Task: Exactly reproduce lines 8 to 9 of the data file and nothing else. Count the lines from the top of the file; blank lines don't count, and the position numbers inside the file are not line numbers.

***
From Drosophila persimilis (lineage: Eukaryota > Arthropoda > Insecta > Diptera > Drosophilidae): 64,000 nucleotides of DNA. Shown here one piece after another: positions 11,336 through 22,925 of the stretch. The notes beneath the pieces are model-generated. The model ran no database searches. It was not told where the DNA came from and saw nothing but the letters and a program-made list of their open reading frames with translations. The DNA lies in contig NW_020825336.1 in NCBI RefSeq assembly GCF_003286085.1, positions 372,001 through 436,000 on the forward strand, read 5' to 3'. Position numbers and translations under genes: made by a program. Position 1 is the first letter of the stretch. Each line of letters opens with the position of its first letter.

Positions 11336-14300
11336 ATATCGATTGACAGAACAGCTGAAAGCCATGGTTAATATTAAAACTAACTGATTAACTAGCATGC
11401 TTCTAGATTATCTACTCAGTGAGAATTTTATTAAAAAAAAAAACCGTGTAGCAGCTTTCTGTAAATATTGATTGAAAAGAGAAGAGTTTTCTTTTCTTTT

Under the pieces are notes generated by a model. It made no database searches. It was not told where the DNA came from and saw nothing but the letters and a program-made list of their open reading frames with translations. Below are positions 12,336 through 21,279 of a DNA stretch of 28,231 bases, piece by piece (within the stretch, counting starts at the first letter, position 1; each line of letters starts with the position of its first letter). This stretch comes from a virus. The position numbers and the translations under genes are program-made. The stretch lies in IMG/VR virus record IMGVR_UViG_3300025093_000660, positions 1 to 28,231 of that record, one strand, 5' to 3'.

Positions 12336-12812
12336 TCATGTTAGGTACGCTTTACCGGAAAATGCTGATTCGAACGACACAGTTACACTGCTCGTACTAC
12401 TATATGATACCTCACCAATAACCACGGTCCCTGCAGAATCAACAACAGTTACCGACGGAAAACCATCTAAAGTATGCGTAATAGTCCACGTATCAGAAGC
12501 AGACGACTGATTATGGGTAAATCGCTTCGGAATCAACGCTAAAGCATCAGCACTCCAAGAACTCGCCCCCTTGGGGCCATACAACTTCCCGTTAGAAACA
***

12401 TATATGATACCTCACCAATAACCACGGTCCCTGCAGAATCAACAACAGTTACCGACGGAAAACCATCTAAAGTATGCGTAATAGTCCACGTATCAGAAGC
12501 AGACGACTGATTATGGGTAAATCGCTTCGGAATCAACGCTAAAGCATCAGCACTCCAAGAACTCGCCCCCTTGGGGCCATACAACTTCCCGTTAGAAACA